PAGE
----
Wang Yi, director of the Office of the Foreign Affairs Commission of the Communist Party of China Central Committee, had “an unofficial engagement” with US Secretary of State Antony Blinken at the 59th Munich Security Conference.
Besides clearly stating China’s standpoint on the balloon issue, namely that the US abused military force in shooting down a harmless civilian balloon, Wang also said that “if the US continues to dramatize, hype up or escalate the situation, China will surely respond by doing what is necessary”, while “all consequences arising thereof shall be borne by the US side”.
More than half a month after a Chinese meteorological balloon was blown off course and inadvertently traversed the continental United States, US politicians are still hyping up the issue. That is only exacerbating the tensions that already existed between the US and China.
The hyper-uppers of the incident know very well the balloon was harmless. After sensationalizing media reports blew up the balloon into a “spy” story, the North American Aerospace Defense Command issued a statement saying that its commander, General Glen Van Herck, “assesses the balloon does not present a military or physical threat”.
It is the hardline anti-China clique formed in Washington that has been using the balloon to demonize China. Such is the political correctness in Washington, that it is self-preservation for any US politician to hesitate before “defending China” on the balloon issue, even though its harmlessness and civilian use are both established facts.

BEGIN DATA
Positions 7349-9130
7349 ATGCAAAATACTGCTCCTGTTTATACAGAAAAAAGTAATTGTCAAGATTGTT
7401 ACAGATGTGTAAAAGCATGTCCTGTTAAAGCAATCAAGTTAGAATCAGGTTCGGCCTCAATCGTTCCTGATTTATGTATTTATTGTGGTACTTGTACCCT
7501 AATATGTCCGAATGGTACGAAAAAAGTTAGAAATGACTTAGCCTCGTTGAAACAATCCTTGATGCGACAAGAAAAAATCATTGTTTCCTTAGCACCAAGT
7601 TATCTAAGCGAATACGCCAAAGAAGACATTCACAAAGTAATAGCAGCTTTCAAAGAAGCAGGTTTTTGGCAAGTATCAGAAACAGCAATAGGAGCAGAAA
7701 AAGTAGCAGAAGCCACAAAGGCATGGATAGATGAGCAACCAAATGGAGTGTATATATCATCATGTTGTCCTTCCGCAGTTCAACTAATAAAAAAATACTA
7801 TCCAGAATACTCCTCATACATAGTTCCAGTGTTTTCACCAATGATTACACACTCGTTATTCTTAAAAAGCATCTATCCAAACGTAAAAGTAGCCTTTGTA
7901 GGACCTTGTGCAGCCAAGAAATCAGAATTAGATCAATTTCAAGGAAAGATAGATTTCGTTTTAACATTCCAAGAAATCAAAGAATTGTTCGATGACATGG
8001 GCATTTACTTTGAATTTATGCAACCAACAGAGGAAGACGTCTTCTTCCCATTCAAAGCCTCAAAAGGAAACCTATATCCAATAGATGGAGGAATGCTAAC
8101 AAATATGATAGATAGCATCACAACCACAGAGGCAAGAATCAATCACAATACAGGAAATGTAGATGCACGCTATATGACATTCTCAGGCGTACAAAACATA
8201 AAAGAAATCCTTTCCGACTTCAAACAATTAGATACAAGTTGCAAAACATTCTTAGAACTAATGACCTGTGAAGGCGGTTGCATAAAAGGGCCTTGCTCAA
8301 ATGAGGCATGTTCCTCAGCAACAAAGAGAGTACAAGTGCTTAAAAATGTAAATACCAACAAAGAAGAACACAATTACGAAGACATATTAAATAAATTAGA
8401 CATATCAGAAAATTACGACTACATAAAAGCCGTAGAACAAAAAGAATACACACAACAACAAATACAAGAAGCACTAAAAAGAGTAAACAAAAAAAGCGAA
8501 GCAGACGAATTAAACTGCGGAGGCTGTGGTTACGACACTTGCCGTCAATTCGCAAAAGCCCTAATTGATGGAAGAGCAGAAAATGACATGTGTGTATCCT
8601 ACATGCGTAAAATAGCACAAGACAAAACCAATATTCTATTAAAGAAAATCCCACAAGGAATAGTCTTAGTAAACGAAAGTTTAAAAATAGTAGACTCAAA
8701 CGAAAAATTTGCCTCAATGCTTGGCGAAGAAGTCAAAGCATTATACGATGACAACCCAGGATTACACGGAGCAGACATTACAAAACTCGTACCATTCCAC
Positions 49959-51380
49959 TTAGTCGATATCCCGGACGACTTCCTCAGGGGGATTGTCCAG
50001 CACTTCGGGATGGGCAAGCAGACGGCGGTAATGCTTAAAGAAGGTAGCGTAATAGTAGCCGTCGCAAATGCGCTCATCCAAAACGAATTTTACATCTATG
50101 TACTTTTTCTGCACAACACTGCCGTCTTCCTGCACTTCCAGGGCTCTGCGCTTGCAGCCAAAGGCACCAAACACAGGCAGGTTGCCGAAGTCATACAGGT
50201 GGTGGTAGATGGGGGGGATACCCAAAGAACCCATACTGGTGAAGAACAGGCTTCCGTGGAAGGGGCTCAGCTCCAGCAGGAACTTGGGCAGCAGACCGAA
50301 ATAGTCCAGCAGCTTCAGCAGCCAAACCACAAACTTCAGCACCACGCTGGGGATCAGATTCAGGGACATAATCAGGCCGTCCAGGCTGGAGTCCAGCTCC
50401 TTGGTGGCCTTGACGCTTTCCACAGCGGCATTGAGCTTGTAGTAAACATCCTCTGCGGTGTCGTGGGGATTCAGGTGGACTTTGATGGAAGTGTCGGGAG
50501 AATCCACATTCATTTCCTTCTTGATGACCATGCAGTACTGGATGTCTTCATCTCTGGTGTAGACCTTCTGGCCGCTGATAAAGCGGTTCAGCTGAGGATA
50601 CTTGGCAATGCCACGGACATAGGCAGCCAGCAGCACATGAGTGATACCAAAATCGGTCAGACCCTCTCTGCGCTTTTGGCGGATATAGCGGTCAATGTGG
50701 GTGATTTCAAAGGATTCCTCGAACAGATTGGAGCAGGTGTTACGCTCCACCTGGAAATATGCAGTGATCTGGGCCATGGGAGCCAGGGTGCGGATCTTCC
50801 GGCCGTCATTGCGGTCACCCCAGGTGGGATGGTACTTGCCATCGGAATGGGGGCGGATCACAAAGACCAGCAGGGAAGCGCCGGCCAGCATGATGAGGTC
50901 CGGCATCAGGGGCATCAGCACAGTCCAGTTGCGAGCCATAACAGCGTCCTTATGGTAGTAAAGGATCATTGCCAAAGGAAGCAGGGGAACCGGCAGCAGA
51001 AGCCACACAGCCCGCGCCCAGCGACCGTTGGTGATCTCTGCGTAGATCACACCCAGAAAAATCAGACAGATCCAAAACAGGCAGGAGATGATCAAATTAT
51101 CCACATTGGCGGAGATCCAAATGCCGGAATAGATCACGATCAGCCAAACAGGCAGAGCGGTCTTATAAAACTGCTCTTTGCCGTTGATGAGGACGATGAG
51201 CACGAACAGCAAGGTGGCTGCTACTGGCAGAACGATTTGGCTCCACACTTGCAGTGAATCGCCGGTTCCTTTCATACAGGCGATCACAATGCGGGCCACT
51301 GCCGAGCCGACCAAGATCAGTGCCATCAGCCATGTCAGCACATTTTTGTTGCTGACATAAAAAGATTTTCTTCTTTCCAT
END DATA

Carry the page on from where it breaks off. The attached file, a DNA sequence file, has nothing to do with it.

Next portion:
US President Joe Biden in his remarks on the incident on Thursday made it clear that the shooting down of the balloon was political theater for the domestic audience. Having undoubtedly been briefed on the nature of the balloon and its force majeure entry into US airspace he declared “make no mistake, if any object presents a threat to the safety and security of the American people, I will take it down” — 9/11 is still a deep wound in the American psyche.
The US has obviously overreacted. But behind that overreaction and the anti-China consensus, is the US’ conception of security, which it views as something that is based on the insecurity of others. Its concept of “security” is interpreted as “hegemony” in other nations’ dictionaries.
The meteorological balloon has long been “taken down” by an F22. But the threats from the sky in the minds of US politicians and the US public remain.
Quite a few politicians in Washington have repeatedly called for the establishment of “guardrails” for US-China relations. But such guardrails should not be built to maintain US hegemony at the cost of China’s security.
Editorial, China Daily